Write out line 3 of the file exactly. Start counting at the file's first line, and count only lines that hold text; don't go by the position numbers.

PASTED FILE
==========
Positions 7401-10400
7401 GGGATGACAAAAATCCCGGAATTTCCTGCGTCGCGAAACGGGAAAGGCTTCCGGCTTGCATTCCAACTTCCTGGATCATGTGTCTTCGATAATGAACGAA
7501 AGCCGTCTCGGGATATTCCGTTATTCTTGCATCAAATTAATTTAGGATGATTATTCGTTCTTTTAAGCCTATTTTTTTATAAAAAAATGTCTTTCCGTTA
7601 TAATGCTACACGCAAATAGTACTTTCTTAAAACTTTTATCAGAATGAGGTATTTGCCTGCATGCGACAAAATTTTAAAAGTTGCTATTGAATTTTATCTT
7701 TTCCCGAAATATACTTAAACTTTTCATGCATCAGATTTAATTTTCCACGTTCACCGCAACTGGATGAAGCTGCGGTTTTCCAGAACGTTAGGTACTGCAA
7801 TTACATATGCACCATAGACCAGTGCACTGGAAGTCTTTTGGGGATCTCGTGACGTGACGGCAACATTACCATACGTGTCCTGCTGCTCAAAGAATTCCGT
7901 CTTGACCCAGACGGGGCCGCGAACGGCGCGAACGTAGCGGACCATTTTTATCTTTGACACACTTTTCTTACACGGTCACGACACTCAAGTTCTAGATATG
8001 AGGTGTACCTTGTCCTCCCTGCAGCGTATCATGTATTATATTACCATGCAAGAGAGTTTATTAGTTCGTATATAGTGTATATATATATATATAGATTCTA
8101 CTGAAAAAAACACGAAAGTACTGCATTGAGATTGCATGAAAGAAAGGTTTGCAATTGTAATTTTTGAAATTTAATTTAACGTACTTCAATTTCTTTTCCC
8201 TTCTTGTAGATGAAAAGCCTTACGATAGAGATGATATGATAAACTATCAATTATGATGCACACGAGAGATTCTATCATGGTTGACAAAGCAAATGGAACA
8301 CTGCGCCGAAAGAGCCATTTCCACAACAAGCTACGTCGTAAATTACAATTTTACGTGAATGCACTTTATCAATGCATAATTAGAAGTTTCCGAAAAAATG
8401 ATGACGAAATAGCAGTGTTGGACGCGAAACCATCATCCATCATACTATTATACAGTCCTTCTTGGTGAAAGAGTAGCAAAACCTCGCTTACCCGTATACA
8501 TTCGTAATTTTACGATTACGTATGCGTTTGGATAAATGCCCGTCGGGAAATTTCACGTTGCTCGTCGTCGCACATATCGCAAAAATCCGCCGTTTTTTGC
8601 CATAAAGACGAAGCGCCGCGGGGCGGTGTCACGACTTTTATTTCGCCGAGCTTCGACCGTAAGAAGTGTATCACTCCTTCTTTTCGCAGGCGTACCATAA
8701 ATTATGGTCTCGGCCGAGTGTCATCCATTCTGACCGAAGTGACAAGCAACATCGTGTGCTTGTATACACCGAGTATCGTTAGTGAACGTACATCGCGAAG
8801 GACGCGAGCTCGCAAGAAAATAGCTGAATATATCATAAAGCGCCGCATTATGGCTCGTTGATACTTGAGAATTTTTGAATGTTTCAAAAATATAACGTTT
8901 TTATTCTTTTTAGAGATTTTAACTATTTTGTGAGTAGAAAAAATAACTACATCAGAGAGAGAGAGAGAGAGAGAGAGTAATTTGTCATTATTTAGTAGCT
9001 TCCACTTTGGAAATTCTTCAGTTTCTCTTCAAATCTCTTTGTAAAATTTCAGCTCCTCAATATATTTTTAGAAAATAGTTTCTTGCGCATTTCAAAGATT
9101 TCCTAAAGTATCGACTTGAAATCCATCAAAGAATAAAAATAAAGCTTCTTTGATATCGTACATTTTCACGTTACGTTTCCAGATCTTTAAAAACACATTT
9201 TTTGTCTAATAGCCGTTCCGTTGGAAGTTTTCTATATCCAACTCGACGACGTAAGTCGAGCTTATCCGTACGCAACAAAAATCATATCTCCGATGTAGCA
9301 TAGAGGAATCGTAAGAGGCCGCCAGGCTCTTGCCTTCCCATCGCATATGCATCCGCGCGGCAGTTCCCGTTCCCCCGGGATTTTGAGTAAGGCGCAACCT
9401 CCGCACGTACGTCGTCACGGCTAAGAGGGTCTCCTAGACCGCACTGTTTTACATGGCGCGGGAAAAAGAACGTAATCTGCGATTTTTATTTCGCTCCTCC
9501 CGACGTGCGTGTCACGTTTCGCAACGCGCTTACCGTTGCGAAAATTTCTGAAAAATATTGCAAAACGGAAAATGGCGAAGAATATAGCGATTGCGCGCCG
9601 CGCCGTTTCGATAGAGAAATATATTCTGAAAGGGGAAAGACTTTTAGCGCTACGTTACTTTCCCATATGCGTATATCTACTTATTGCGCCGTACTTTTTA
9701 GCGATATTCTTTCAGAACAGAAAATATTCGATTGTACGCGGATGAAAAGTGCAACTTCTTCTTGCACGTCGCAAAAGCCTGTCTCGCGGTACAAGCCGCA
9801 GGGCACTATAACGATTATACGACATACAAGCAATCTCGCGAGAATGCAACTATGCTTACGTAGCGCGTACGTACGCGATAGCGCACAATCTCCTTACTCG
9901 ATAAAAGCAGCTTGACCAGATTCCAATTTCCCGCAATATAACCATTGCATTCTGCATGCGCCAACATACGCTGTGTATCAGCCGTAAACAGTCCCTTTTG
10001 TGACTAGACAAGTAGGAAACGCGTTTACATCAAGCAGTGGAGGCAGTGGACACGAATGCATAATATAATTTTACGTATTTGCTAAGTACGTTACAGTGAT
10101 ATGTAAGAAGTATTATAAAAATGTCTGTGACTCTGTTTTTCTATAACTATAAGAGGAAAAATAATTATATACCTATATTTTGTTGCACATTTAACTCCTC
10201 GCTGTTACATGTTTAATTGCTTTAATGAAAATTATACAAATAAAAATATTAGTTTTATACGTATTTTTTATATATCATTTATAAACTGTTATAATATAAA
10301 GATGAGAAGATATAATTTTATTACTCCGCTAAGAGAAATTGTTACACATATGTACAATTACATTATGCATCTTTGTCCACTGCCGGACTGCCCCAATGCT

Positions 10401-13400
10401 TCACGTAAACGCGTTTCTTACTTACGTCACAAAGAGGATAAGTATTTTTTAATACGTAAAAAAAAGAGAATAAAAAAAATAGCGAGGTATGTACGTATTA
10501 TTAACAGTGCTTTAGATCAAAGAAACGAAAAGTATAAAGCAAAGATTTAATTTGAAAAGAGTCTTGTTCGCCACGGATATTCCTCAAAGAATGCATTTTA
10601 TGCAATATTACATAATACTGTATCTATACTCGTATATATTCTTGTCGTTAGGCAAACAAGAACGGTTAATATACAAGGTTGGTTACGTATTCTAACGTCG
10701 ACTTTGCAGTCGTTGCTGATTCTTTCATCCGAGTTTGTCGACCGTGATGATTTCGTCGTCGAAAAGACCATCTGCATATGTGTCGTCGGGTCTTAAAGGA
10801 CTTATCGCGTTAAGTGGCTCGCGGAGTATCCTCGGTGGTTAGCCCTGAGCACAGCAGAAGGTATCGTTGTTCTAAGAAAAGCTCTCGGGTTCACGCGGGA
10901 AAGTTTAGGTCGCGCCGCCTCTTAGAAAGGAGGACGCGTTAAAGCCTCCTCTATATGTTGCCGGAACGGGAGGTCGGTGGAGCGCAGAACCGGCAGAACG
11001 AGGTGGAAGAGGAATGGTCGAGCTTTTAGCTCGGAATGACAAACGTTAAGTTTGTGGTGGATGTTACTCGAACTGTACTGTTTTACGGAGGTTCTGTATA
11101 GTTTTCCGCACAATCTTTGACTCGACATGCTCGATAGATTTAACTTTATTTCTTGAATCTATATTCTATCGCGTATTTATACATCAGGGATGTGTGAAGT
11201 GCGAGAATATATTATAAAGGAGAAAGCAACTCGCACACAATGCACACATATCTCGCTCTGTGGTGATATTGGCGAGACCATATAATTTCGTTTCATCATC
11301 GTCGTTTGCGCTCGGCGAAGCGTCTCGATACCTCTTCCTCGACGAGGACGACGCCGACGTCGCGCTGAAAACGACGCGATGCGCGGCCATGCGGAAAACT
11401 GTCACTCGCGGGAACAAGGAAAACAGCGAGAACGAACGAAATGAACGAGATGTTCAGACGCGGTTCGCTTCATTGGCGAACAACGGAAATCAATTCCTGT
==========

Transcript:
7501 AGCCGTCTCGGGATATTCCGTTATTCTTGCATCAAATTAATTTAGGATGATTATTCGTTCTTTTAAGCCTATTTTTTTATAAAAAAATGTCTTTCCGTTA